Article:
In Lovely Blueness: Adventures in Troubled Light

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In 2004 Colm Toibin curated an exhibition at the Chester Beatty Library in Dublin called 'Blue' which consisted of blue objects from the collection. This is his introduction to the catalogue.

The mystique of blue, and its allure, in Europe from the thirteen century onwards arose from its exotic origins. Blue colours were revered in ancient Egypt; evidence of the use of indigo dyes in the east exists from as early as the second century BC. David Bomford and Ashok Roy write in ‘Colour’ about the use of blue in thirteen century Italy: ‘Foremost in quality and reputation was the beautiful brilliant pure blue of genuine ultramarine, a mineral pigment extracted from the semi-precious stone, lapis lazuli…Its striking colour and great permanence in most media guaranteed its desirability; however, its cost was very high, since until the nineteenth century it had to be imported into Europe from its only known source - the famous mines at Sar-I-Sang in Afghanistan.’(31) It was more expensive than pure gold and contracts for commissions in Italy specified that the painter use genuine ultramarine, sometimes providing for separate payment to cover the high cost of the pigment. (32) In ‘The Materials and Techniques of Medieval Painting’, Daniel V. Thompson has written that to ‘exhibit this beautiful and costly colour in conjunction with metallic gold was to reach the peak of highest elegance in appearance, in associations and in intrinsic worth.’ (33)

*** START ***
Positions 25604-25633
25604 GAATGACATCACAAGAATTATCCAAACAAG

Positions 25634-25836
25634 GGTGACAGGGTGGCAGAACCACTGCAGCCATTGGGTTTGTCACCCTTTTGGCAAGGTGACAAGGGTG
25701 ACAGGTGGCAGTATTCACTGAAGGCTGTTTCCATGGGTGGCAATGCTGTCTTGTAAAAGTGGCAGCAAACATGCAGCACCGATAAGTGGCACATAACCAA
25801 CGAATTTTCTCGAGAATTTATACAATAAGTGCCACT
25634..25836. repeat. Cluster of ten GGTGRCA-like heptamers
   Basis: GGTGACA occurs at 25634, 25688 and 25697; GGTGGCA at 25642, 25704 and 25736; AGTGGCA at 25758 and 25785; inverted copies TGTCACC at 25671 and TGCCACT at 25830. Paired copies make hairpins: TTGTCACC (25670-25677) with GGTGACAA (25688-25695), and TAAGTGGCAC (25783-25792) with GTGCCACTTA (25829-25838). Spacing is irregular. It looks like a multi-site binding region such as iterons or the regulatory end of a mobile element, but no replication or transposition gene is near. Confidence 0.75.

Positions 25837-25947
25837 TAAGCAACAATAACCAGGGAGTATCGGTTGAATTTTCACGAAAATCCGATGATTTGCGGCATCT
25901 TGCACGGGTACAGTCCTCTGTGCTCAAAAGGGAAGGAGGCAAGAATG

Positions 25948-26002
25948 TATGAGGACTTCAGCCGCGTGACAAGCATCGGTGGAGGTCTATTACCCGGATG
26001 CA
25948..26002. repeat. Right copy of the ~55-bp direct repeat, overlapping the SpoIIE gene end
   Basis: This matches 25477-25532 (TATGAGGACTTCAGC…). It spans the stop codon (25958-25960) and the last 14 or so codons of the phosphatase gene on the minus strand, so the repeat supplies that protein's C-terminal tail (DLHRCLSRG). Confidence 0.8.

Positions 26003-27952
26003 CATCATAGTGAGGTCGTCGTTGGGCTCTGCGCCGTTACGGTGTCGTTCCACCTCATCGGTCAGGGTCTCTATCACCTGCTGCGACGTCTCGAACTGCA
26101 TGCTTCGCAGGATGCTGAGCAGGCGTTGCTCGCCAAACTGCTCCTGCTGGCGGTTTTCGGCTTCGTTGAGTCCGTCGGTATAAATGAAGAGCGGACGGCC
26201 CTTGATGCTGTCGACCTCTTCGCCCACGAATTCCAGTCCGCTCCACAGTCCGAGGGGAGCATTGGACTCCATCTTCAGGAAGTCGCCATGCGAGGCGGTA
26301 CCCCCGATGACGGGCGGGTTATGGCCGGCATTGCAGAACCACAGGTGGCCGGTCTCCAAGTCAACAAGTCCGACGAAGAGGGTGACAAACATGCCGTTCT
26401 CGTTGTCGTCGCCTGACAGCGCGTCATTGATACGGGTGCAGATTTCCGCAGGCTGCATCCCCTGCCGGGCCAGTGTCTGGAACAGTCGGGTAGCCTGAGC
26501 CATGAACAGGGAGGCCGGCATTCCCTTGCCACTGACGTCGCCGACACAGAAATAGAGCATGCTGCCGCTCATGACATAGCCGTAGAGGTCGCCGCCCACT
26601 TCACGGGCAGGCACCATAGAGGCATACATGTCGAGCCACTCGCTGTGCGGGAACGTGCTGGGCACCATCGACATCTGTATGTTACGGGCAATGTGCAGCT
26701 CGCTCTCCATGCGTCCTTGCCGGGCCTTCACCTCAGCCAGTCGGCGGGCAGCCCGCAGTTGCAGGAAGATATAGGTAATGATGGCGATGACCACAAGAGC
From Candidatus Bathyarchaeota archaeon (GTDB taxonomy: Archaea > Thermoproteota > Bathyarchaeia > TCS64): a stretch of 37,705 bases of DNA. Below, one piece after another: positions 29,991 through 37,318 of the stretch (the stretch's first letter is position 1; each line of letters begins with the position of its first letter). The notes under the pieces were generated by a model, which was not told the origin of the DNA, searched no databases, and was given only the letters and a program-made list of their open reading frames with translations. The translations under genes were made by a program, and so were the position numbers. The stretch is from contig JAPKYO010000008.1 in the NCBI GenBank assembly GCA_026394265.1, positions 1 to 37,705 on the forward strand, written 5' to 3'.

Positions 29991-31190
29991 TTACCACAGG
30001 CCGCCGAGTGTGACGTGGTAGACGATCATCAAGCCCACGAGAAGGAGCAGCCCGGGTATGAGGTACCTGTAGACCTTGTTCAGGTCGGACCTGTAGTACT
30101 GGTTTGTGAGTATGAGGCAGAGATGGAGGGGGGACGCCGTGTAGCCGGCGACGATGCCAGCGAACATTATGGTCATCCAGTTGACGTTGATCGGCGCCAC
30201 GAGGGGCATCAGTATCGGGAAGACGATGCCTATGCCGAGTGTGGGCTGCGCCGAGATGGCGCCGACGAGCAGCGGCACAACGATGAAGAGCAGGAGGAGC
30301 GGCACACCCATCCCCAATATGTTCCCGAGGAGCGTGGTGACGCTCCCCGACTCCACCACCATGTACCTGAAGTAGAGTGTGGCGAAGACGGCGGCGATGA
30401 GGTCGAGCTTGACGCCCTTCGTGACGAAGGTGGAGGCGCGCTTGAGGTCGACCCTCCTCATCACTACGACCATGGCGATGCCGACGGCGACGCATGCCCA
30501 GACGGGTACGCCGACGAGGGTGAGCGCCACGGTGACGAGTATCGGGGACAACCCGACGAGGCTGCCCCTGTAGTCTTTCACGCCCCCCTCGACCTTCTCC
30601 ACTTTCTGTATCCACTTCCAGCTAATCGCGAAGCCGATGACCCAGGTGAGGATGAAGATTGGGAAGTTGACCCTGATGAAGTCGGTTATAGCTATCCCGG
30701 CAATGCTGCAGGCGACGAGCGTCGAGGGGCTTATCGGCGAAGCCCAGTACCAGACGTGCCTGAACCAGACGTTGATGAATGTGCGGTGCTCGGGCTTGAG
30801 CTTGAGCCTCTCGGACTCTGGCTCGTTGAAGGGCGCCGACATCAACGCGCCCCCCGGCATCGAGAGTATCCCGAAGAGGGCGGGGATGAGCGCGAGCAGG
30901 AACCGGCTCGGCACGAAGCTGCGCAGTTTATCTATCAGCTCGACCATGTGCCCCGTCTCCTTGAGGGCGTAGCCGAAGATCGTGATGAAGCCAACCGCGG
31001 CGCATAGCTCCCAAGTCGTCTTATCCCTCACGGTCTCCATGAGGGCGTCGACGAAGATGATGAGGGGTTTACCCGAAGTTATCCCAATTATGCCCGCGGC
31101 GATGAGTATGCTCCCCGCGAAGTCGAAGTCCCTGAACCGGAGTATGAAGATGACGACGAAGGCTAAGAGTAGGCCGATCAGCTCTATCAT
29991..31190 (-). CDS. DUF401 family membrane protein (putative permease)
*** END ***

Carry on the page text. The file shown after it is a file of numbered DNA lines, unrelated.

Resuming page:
The commercial battle between woad, manufactured mainly in Northern Europe, and indigo, ‘was fierce and prolonged, in some places lasting well into the eighteenth century,’ according to Jenny Balfour-Paul in her book ‘Indigo’. (34) The indigo plant was grown in India and the east; from the ninth century it was cultivated in the Arab world and was a major crop in the Jordan valley until the nineteenth century. (35) ‘Indigo could produce a blue that was ten times darker than that of woad,’ Pastoureau writes, ‘but it cost thirty to forty times as much. Indigo was available in Venice by the twelfth century and it appeared in London, Marseilles, Genoa and Bruges in the thirteenth century.’ (36) Vasco de Gama’s circumnavigation of the Cape of Good Hope in 1498, however, meant that indigo could be imported directly by sea. ‘In France,’ Balfour-Paul writes, ‘the landowning plutocracy of Languedoc had gown fat on woad profits and had little difficulty persuading the government, which gained much tax revenue from woad, to ban the import of indigo in 1598. Eleven years later the king issued a draconian edict which actually sentenced to death anyone found using “the deceitful and injurious dye called inde (ital)”.’ (37) The edict was necessary because the superiority of indigo as a dye over woad was by then generally recognised. Once a better quality indigo was discovered in the new world, mainly the West Indies, Mexico and South America, much cheaper indigo arrived in Europe, its cultivation depending heavily on slavery (‘Not a chest of indigo reached England without being stained with human blood,’ one commentator said in 1848 (37)). Woad began a terminal decline, which indigo would suffer in turn in 1878 when a synthetic version began to be manufactured in Europe. (39)
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